Saturday, November 1, 2014

TRANSFERWARE TREASURES AND LADY GODIVA


I bought three things at the Show and Sale at the Fifteenth Annual Meeting of the Transferware Collectors Club; The Rabbit On The Wall, Cameleopard, and Godiva And Peeping Tom Of Coventry.

Ralph & James Clews Rabbit On The Wall 7.75 inch by 5.25 inch pie or vegetable dish.  The sides are printed with pieces of The Errand Boy.  Both patterns are part of the series titled From Wilkie's Designs.  Sir David Wilkie (1785-1841) was a Scottish painter.


Cameleopard 4.25 inch child's plate

Lady Godiva And Peeping Tom Of Coventry 7 inch plate
I have already written about The Rabbit On The Wall and Cameleopard, which are two of my favorite patterns.  However, this is the first time I have seen a Lady Godiva pattern.  It is printed in black on porcelain with Lady Godiva's famous ride through Coventry in the 11th century.  She was the wife of Leofric, Earl of Mercia.  Godiva is an historical person who is mentioned in the Doomsday Book.

The legend of the nude ride appears around the 13th century and is not considered plausible by historians, but the story was interesting enough to survive retelling for more than 8 centuries! It is also the subject of several Hollywood movies.  The people of Coventry suffered under the oppressive taxation of Godiva's husband.  She appealed to him to reduce the taxes, which he finally offered to do if she would ride naked through Coventry.  The caveat was that if anyone looked or jeered, the taxes would not be removed.  Because Lady Godiva was held in such high esteem by the people, no one looked except Tom (now known as Peeping Tom).  Tom, by the way, was struck blind!  Read more about the legend of Godiva, her ride, and Peeping Tom here.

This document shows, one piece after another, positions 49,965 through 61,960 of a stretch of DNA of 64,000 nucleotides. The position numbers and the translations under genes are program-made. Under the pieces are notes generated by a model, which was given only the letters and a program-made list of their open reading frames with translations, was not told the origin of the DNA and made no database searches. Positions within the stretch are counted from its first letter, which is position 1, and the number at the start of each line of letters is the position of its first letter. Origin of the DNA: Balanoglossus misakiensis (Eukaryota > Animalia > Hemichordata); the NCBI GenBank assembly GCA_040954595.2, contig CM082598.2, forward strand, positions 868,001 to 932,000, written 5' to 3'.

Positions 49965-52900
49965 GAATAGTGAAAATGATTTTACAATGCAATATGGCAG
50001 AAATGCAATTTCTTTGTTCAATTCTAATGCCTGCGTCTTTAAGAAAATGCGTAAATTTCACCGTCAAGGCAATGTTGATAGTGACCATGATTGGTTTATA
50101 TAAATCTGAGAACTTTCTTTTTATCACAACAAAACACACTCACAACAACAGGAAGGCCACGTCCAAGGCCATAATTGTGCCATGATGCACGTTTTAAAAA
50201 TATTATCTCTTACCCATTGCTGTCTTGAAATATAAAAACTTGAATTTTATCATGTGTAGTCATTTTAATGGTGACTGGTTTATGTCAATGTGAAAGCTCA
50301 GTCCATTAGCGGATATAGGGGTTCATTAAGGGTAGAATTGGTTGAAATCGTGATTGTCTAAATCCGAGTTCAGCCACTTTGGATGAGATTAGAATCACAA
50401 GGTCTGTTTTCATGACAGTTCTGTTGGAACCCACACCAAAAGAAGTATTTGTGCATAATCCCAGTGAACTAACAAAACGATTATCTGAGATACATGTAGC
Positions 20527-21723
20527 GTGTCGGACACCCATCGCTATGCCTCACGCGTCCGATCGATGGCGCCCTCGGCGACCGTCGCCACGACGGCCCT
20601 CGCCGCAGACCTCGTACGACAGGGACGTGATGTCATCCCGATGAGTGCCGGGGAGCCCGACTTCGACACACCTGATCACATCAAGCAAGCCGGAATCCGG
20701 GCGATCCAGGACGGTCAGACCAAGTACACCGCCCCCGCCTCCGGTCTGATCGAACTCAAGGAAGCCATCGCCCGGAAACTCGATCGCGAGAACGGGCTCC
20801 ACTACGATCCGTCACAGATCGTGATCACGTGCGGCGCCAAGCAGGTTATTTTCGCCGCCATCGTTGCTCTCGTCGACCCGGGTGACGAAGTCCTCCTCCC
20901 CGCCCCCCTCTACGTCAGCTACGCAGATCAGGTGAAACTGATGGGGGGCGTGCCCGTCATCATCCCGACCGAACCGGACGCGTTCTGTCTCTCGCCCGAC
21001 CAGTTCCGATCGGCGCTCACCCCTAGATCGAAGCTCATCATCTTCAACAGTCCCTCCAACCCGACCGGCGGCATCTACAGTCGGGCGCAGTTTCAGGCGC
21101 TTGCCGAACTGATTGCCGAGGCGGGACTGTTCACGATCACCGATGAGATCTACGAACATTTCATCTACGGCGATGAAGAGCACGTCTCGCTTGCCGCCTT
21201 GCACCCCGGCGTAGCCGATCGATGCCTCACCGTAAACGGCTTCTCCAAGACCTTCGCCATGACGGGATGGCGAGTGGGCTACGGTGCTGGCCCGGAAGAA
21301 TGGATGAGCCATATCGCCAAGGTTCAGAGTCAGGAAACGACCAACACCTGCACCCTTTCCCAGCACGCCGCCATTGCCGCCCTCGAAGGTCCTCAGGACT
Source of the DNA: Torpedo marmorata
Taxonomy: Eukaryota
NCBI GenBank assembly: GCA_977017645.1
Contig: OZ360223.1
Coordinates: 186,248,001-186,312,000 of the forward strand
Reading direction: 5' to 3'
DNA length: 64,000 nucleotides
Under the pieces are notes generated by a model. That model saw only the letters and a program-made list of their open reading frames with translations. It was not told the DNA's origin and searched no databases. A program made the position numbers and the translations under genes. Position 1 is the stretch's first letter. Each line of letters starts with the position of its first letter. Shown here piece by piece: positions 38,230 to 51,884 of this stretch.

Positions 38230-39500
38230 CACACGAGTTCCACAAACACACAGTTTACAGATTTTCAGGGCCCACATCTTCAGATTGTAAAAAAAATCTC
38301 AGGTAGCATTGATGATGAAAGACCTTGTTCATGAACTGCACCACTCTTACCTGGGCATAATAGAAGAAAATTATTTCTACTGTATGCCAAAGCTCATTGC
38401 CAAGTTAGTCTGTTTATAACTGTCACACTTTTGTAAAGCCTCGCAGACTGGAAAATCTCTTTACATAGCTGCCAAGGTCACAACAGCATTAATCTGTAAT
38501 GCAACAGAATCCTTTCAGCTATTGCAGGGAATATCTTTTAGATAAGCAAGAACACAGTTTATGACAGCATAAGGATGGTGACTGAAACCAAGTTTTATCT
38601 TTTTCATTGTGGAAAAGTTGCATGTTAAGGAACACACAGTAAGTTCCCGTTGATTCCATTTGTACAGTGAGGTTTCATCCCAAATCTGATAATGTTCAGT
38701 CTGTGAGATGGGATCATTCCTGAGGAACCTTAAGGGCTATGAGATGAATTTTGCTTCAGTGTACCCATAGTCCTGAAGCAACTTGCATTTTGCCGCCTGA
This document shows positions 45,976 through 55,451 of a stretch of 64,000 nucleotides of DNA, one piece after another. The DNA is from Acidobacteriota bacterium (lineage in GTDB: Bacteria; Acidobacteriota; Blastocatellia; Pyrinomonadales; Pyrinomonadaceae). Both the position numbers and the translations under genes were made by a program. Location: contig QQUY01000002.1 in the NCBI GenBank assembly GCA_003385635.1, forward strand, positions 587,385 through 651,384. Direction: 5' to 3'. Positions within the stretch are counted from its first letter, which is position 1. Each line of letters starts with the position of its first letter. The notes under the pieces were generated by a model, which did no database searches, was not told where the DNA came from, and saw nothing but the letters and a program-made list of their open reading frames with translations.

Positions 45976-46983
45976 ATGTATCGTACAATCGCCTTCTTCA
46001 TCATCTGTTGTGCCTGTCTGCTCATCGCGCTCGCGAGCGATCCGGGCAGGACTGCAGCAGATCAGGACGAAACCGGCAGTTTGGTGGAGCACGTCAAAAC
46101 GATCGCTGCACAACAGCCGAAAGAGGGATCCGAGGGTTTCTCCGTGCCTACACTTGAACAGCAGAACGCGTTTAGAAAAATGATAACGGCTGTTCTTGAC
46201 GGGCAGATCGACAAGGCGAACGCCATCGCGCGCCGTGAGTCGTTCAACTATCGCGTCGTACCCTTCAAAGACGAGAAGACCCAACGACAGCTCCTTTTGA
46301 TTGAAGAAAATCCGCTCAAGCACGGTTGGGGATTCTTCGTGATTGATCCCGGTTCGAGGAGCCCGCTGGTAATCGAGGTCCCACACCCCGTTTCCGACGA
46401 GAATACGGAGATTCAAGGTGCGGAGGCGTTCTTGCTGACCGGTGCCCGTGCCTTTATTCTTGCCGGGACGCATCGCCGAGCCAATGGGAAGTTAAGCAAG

My friend, Michael, said this is just the kind of pattern to get adolescent boys interested in transferware.  What do you think?




6 comments:

  1. Perhaps, though I blush to think about the things teenage boys have seen these days! I adore The Rabbit on the Wall pattern, it reminds me of my father and power cuts in the UK in the 1950s.

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  2. The Rabbit On The Wall is a wonderful pattern!

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  3. I have a Rabbit on the Wall dish that looks just like yours (I measure it 8 inch by 5.75 inch), with the Wilkie label on the right end and the Clews stamp on the bottom. However, the sides do not have pieces of The Errand Boy, but rather two different scenes: a boy(?) crossing a footbridge, with a castle tower in the background, and what seems to be a landscape with a waterfall.

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    1. Hi,

      My theory is the potters used whatever transfer would fit on what they probably thought were the not-so-important sides. Thus, the differences between our two dishes. Of course, someone might disagree! Lovely to hear from you.

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    2. Thanks for your quick reply! I know very little about the transferware industry, but I was delighted to come across your blog. I inherited the dish from an aunt, and I've always loved it.

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    3. What a wonderful thing to inherit!

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